More than anything, those of us with privilege and power need to open the door to dialogue and then spend a lot of time listening and believing what our sisters and brothers have to tell us. The believing, in particular, is often difficult because one of “super whitey’s” myths is that our culture is “just” and “fair” (and that is underscored for those in privilege and power by life experiences that on the whole have been just that). A perfect example jumped out at me yesterday. While skimming comments for an article about Mark Hughes, the man falsely identified as a “suspect” by the Dallas police, I read a comment doubting that Mark Hughes and his brother had received thousands of death threats because Mark’s picture was tweeted by the Dallas police (even though Mark surrendered the rifle he was carrying the moment he learned police wanted to speak to him and turned himself into them). When I read Mark Hughes’ comment about the number of death threats, my immediate thought was that he probably had many more than “thousands.” He had been falsely labelled a suspect after 12 Dallas police officers were killed or shot and was carrying an AR-15 while dressed in a camo t-shirt. I can easily see tens of thousands of Dallas residents and stunned individuals around the U.S. and the world using Twitter to express to Mark Hughes, the man they thought had done the shooting, their desire to see him dead. But, for the commenter, the idea of even a few thousand people calling for someone’s death purely based on a Tweet seemed impossible, likely because if something like that were to happen, it would mean that the world is not the just and fair place the commenter had been led to believe it was. But, that is exactly the point. Perhaps the person making that comment was not “white,” but I doubt it. Those of us with privilege are programmed to strongly disbelief stories of gross injustices which is a great way for “super whitey” to maintain the status quo. If those in power do not believe the stories of the people who are oppressed, there is little reason to foment change, and those who are oppressed start to realize that there is little reason to keep sharing painful stories that are constantly dismissed. Because of that, those of us with privilege must listen and believe what is shared with us, regardless of our discomfort or our intrinsic desire to challenge situations that seem impossible to us. If we do not, dialogues will be undermined from the outset, and our sisters and brothers of color will have no reason to trust our desire for genuine change.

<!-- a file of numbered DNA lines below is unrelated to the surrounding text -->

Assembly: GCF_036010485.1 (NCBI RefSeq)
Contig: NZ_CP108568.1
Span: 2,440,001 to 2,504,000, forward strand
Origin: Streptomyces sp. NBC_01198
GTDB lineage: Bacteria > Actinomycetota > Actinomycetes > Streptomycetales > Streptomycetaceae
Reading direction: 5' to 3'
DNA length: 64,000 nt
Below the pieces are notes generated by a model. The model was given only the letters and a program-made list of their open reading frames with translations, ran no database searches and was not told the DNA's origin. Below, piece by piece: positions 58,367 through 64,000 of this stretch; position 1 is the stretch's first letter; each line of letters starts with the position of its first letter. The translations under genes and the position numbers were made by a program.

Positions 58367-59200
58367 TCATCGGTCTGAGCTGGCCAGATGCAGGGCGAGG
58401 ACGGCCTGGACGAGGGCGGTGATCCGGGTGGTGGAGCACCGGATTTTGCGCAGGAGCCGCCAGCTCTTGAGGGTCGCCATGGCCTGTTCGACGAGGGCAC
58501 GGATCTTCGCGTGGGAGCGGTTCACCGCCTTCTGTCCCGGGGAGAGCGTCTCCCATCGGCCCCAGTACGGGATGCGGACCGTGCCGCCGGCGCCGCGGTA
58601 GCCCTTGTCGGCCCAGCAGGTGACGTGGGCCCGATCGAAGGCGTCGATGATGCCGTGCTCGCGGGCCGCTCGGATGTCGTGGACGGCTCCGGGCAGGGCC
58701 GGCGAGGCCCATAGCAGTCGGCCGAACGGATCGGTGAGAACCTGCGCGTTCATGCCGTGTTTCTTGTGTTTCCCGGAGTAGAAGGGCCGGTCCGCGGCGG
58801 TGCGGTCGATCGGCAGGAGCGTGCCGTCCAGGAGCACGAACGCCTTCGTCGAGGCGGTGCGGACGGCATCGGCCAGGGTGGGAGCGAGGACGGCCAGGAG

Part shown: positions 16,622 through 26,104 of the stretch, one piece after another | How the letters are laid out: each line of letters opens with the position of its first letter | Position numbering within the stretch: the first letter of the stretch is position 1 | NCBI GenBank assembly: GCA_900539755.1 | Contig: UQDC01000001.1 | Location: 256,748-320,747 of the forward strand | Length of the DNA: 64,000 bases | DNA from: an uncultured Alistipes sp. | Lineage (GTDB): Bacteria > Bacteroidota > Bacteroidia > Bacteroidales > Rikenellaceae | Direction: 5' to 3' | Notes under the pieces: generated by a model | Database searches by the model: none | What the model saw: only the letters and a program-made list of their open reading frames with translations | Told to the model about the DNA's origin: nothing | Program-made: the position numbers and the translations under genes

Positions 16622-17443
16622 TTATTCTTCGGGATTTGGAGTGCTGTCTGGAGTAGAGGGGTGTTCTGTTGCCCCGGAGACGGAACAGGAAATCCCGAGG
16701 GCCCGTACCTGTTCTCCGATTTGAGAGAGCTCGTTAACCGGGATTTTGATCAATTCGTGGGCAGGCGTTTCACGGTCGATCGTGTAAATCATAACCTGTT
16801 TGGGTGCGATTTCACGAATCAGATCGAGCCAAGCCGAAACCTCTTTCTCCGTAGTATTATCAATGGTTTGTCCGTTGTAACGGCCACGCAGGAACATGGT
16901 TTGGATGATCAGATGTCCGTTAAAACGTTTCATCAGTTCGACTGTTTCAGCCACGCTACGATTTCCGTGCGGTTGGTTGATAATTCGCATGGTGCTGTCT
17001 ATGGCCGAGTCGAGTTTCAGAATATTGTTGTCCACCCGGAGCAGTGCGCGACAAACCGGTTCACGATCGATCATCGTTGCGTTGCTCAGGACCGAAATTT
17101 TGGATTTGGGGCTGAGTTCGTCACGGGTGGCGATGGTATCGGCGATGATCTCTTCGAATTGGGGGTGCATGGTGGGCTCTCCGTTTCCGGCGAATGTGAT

Finally, I must comment on the impact of social media in all of this (and not just because I am a technology coordinator whose blog focuses on teaching). Social media’s incredible power and impact has been highlighted throughout the terrible events of the past week. Whether it is the shootings of Alton Sterling and Philando Castile or the chaos of the sniper attack in Dallas, incredible and painful video and audio has been available to the entire world via the Internet. And, while that is not necessarily “new,” livestreaming the ongoing confrontation with a police officer after one’s boyfriend has been shot (revealing the eerie calm of a woman at gunpoint and the stressed, frightened tone of the officer holding the gun) most certainly is. The pace at which technology changes overwhelms even most ardent advocates of technology, and while I doubt anyone ever conceived of livestreaming as a way to document the injustice of a police officer’s actions, I am confident that it is not the last time such a video capture will arise. Given all of that, and the on-going backlash and blame-slinging that is dominating social media, it is more important than ever that we discuss openly both the impact that social media can have and how good communication and discourse (with or without technology) takes place. Schools, in particular, need to reexamine and explore how we are addressing micro-writing and what methods (if any) we are using to teach effective communication through charactered-limited messages. My guess is that most schools have nothing in place to address micro-writing, yet the reality is that it is not only the most common way in which students communicate, but also it is already one of the most dominant methods of communication for adults — personally and professionally. If we want our students to succeed, and our country and world to become a more honest and open place, we need to teach how to get our ideas and thoughts across clearly and concisely when we only have 140, or so, characters available (especially if a hashtag is warranted). Ironically, micro-writing is one component of the final ISTE 2016 post I intend to write soon (but more important material has obviously pushed it to the side for now).